As Imran Khan's Pakistan Tehreek-e-Insaf (PTI) inches closer to becoming the single largest party in the country's general elections, by leading in an early count of votes, allegations of electoral rigging by rival political parties have raised doubts about the election process.
To make matters worse, the results are likely to be delayed because of a failure in the transmission service. Election Commission of Pakistan (ECP) secretary Babar Yaqoob on Thursday said that 'Result Transmission Service' has stopped and is behind the delay. "Presiding officers have been asked to meet their returning officers, along with army officers assigned to their voting booths, with the results," said Yaqoob.
Several rival party leaders had earlier alleged that the delay was caused by a 'wicked conspiracy' or pressure by PTI. "The RTS system had not been tested in Pakistan," he remarked.
Local media said that less than half the votes had been counted more than 13 hours after polls closed, an unprecedented delay that has fuelled widespread fears over the legitimacy of the exercise.
The Election Commission of Pakistan dismissed allegations of manipulation, blaming the delay on glitches in new, untested counting software.
"These elections were 100 percent fair and transparent," said Chief Election Commissioner Sardar Muhammad Raza early Thursday as the outcry grew.
Raza, however, did not say when election authorities would be in a position to announce the results.
Glitches, power outages, malfunctions
The delayed result comes in the backdrop of multiple complaints of hampered voting and poor infrastructural arrangements ahead of voting on Wednesday. There were no back-up plans in case things went wrong or if the counting system faced problems.
And that is exactly what happened. Despite the Election Commission of Pakistan's orders to ensure a regulated power supply across the country, the Dawn reported power outages at several polling stations in Peshawar and around that delayed voting. This led to women voters and election staff facing several difficulties, the report said.
Meanwhile, Times Now reported that in Jacobabad, in the Sindh province, unavailability of ink led to delays in the polling process. Several polling stations in Lahore also witnessed delays as the election staff did not reach the venue on time, the report said.
The report also mentioned that election agents were not allowed to enter polling booths in Nawabshah, in the Sindh province, thus resulting in a delay in voting. In North Waziristan's Khaisor village, poll officials didn't turn up, preventing over 1200 from exercising their franchise.
'ECP’s performance leaves much to be desired'
The Human Rights Commission of Pakistan (HRCP), meanwhile, had observed the electoral process across Pakistan over the past several months, paying special attention to reports of violence, allegations of pre-poll manipulation and the arrangements put in place by the Election Commission of Pakistan (ECP).
On polling day, the commission’s monitoring teams carried out detailed observation in 67 National Assembly constituencies, including 12 in Balochistan, 14 in Khyber Pakhtunkhwa, 21 in Punjab and ICT, and 20 in Sindh.
It noted: "Overall, HRCP observes that the ECP’s performance leaves much to be desired. While the latter has carried out its clerical functions reasonably well, the political content of its work has fallen short of expectations. Polling schemes were poorly rationalised, with many voters in the Lahore Cantonment, for instance, indicating they did not know where to go to vote. Numerous observers have also reported that many polling stations were clustered together, but too small to cater to the number of voters. As a result, the polling process remained sluggish through the day. This, compounded with ill-trained staff in many cases, meant that many people who reached their polling station in time were compelled to queue outside the premises for want of space, but were not let in to cast their vote,"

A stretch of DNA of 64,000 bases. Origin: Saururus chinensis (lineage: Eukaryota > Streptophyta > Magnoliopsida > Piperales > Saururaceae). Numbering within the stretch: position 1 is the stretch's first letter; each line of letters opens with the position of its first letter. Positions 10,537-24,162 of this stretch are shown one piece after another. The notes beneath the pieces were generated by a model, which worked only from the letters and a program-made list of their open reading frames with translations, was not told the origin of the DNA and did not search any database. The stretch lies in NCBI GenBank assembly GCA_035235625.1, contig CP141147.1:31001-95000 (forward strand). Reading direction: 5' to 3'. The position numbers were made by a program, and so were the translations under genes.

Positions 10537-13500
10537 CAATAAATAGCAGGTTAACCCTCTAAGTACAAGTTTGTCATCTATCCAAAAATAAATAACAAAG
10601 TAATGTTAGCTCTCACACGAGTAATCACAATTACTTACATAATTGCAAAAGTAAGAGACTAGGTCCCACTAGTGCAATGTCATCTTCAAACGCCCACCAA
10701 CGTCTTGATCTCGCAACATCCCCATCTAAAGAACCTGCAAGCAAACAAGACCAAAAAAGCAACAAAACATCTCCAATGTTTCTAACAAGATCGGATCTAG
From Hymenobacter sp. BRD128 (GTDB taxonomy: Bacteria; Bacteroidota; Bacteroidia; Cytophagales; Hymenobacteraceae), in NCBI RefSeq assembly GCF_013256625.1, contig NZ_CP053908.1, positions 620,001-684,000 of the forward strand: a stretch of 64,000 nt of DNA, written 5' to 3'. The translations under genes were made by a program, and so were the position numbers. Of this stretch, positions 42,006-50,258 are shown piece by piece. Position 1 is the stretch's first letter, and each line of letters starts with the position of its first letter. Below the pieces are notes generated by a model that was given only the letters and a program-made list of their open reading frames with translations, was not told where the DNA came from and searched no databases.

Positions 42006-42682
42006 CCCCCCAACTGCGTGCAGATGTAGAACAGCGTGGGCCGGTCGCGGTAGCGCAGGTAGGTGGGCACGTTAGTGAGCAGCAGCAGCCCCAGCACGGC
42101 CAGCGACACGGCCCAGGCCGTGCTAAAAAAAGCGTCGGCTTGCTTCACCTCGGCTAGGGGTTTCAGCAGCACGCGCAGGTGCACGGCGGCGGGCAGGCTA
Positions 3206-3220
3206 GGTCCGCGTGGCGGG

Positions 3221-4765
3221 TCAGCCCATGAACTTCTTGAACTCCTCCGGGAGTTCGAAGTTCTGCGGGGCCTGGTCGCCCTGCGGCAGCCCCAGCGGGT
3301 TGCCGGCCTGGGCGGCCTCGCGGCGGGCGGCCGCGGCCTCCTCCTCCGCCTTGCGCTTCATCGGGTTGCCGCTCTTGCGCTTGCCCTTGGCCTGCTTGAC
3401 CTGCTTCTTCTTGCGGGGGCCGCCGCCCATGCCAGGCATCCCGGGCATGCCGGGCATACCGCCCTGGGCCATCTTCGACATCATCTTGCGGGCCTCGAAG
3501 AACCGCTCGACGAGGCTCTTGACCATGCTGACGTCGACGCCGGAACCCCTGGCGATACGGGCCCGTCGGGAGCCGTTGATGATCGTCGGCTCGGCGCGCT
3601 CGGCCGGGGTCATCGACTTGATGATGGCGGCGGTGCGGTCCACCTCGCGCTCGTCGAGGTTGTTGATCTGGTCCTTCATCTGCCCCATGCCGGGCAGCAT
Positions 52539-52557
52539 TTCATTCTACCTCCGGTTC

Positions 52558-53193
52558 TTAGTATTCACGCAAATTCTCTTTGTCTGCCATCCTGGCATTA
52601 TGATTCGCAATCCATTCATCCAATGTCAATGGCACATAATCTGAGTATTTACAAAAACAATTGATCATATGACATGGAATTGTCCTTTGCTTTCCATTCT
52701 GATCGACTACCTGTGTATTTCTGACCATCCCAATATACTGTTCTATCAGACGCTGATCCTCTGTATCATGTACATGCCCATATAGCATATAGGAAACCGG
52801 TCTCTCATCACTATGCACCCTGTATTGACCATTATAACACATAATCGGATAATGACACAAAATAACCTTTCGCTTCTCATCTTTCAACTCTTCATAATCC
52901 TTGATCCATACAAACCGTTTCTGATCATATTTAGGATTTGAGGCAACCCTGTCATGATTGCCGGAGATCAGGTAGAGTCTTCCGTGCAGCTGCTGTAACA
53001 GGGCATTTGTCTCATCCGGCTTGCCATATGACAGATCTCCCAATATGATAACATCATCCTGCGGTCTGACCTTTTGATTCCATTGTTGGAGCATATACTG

"In one instance, HRCP received a complaint from a presiding officer who had spent the night at his designated polling station, but not received any official provision to feed his colleagues. Many polling stations consisted of small, dark, humid rooms, in some cases not even equipped with fans. The Commission feels strongly that ECP staff should have been better looked after, given the enormity of their task," it said in the report.
"The Commission also notes that, in some places, polling staff appeared to be biased toward a certain party, with voters who had received slips from another party’s stall being turned back on flimsy grounds. In at least one instance, women voters reported being asked whom they intended to vote for. Such instances are serious contraventions of the law and HRCP hopes that these will be promptly and transparently addressed," it added.
Wednesday's elections, conducted under high levels of security, were meant to be a rare democratic transition from one civilian government to another in the young, nuclear-armed country which has been ruled by the military for roughly half its history.
Some 800,000 military and police were deployed to provide security on election day. But it was still marred by violent attacks. The largest, a suicide bombing claimed by the Islamic State (IS) group, left at least 31 dead and 70 wounded near a polling station in Quetta, in southwestern Balochistan province.
The voter turnout was recorded at 50-55 per cent of the nearly 106 million electorates, similar to the previous electoral contest in 2013.
A single party will need to bag at least 137 of the directly elected seats to be able to form the government on its own.
As many as 12,570 candidates were in the electoral fray for a total of 849 seats of national and provincial assemblies in the country's 11th general election.
With inputs from agencies
Updated Date: Jul 26, 2018 15:58 PM